Sunday, July 15, 2012

Inspection Sutton and Home - 7-14-2012

Sutton Hives

It's been over a month since I inspected the Sutton hives, so I decided to pay them a visit. Remember last time the hives had almost completely plugged up the queen excluder, which I think made the bees believe that it was the top of their hive, and they didn't put any nectar in the honey supers.

Well, a check today showed no change - still bone dry honey supers. Last time I used my hive tool to open up the excluder grate, but they closed them back up again. They were even desperate for places to put honey, that they built some burr comb right under the queen excluder and had filled it with honey!

At the Mass Bee field day there was a Brushy Mountain booth and there I bought a couple of plastic queen excluders to try.

Here is the before:

And here's the after:

I hope the bees figure out that there is an attic in their house! Sutton is usually a good location for honey collection.

Now on to the hives in my backyard.

Brown Nuc

Good pattern here:

I even saw the queen! (not too hard to do in a 5-frame nuc, usually):

Blue Nuc

Saw the queen (marked), and saw brood. Sorry no pictures of that nuc!

Grey Nuc

This nuc continues to struggle with a little bit of chalkbrood. See the white things here:

The white things are bee larvae with chalkbrood. So far it's not too bad - need to just trim away more of the foliage to give it more sun.

BUT... I did see eggs and brood, so it has a queen! Here's one of my favorite types of shots - shows the eggs along the bottom of the picture, then as you move upward you see successively older and older larvae. This shows how the queen lays eggs first in the center, then spirals around the edges.

Even with this evidence, I still wasn't able to find the queen. It shouldn't be hard in a 5-frame nuc, but she has eluded me...

Green Hive

One of the things about this hive is that they make a ton of propolis! It's a very hot day, and that stuff is like sticky putty glue. I had a hard time getting the inner cover off of the hive, and here's why. This is a shot of the top of the frames. Those peaks are where the gummy propolis pulled apart.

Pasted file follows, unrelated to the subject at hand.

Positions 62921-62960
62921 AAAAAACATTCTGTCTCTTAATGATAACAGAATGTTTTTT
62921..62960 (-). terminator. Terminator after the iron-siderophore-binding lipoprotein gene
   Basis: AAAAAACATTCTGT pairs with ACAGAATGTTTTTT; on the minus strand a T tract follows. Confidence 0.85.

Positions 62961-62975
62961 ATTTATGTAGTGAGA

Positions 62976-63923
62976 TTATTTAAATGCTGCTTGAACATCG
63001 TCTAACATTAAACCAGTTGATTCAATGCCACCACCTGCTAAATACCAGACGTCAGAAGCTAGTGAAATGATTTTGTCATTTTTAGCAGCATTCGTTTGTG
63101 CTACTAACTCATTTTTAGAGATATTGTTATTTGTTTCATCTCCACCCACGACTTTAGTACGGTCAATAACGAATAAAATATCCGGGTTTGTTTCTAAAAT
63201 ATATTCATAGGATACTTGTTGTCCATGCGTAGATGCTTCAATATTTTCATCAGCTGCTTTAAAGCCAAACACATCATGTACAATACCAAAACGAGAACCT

I didn't expect any surprises when inspecting this hive, but once again, what do I know. Here's what I found:

In the previous two pictures you can see lots of chewed out queen cells. It looks like this hive decided they needed a new queen. I don't think it swarmed, as you can see there are tons of bees still around:

But I didn't see any new eggs or brood. The picture two above you can see the older brood in the outside rim of a pattern. If there were a queen, she'd be laying in the newly freed up cells. So I suspect there may be a virgin queen running around. Got to give it more time.

I did find a few frames with what looked like unhatched queen cells on them. I decided to pull a couple of them, plus a frame of honey, and put them in the White Nuc. The White nuc was pretty much gone by then - only a couple handfulls of bees left. So I just added these frames to the nuc to see what they will do.

Brown Hive

Hallelujah! They finally started using the honey super! Here's one frame where they have started drawing it out and filling it.

This is the only one so far, so they have a ways to go.

Good brood in this one as well. Note that I've been "stealing" from the brown hive when I needed to move a frame of eggs and brood to the other hives. Since this one isn't putting away much honey, I can afford to steal some of the (future) workforce.

Pink Hive

Still no queen - stole a frame of eggs and brood from the Brown Hive to add. I did notice there weren't any more eggs being layed by the laying worker, so the frame of eggs and brood brought over from another hive did it's job of suppressing the urges of the laying workers.

So here's the tally of the Nuc status:
  • Brown Nuc - laying queen (marked)
  • Blue Nuc - laying queen (marked)
  • White Nuc - brand new with queen cells from Green Hive. Expect something around 3 weeks from now (Aug. 4 or so)
  • Grey Nuc - laying queen

I'll probably put an ad in CraigsList to sell one or more of my queens.

Here's a shot of the main hives, complete with bees hanging out on the front porch:


  1. Cool that your hives are doing relatively well.

    I've not seen a pic of chalkbrood on a frame before. This was very helpful. I sometimes see the mummies that the girls leave on the landing board. It seems that a few here or there aren't a problem. Have you ever had a chalkbrood infestation?

  2. I just see chalkbrood here and there. Never a lot where I think the hive is in danger. Ventilation and sunlight cures it for me.


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